By Jennifer Jean Miller New Jersey HeraldPosted: Jul. 14, 2019 12:01 am  

BLAIRSTOWN — It was 37 years ago that a worker found an unidentified, deceased young woman with a badly bludgeoned face on the grounds of the Cedar Ridge Cemetery.

While crime-solving has become more technologically advanced since “Princess Doe” was discovered on July 15, 1982, one aspect of this case has not changed — investigators and others hope someone, somewhere will identify her.

Within the first two years after cemetery worker George Kice found an unidentified, slightly decomposing body of a half-clothed young woman down a wooded embankment on the cemetery’s property, Princess Doe — the moniker given to the unknown female — was still considered a “warm case” with leads still actively pouring in.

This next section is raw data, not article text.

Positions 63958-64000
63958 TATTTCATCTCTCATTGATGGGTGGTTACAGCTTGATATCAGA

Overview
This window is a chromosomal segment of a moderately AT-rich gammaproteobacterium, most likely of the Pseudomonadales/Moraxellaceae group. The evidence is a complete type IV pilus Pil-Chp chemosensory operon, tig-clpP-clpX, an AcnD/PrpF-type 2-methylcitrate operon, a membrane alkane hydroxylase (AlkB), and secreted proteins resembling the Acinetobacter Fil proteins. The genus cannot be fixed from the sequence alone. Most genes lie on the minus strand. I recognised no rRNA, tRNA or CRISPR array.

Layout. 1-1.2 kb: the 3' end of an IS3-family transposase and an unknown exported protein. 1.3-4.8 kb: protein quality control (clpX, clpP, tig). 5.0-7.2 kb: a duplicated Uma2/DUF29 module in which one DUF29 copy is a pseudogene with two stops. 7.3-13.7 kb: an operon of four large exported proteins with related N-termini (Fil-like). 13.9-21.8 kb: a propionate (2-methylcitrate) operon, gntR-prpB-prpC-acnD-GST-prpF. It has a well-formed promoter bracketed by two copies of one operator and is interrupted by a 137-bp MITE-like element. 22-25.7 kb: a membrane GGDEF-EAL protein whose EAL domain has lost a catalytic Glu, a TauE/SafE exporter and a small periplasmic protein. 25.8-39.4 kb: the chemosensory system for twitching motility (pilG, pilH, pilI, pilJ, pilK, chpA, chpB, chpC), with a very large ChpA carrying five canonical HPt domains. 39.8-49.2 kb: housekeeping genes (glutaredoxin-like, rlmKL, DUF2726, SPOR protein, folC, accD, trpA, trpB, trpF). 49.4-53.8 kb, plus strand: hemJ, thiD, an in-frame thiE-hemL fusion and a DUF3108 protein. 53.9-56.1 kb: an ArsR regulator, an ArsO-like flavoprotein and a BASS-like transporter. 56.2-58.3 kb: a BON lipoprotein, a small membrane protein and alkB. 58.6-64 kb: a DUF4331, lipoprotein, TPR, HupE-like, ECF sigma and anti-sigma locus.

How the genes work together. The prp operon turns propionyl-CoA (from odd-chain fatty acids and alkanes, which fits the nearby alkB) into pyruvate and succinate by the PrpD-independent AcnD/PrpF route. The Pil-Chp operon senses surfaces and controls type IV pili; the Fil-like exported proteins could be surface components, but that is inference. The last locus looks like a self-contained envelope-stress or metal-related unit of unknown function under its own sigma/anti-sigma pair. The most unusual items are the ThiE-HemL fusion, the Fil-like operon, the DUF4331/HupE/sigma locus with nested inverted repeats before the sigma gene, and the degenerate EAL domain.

Today, those leads have dwindled to a slow trickle, and Doe has fallen into the “cold case” category, as one of the leading unsolved murders on the Warren County Prosecutor’s Office’s website. In spite of the case’s age, the plight of the mysterious woman has continued to touch the hearts of present-day detectives, as it did the investigators who preceded them.

Warren County Prosecutor Richard T. Burke said Wednesday the passage of time has not dulled the pain law enforcement feels for this unresolved crime, and he hopes that a long-lost family member, friend or acquaintance will recognize her from any image — whether of her clothing, or the latest rendering on the prosecutor’s office website.

“It’s hard to think that she was someone’s daughter or sister and unaccounted for, for so long,” Burke said. “It’s a very hard case when you don’t even have the person identified, and it makes your heart hurt.”

Burke said the Cold Case Unit in his office juggles this case and others. Especially around the anniversary of Doe’s discovery, there may be phone calls with potential leads that the office investigates. The latest rendering of Doe, compiled from a Smithsonian Institute reconstruction and imaging of her skull, is how investigators believe she looked.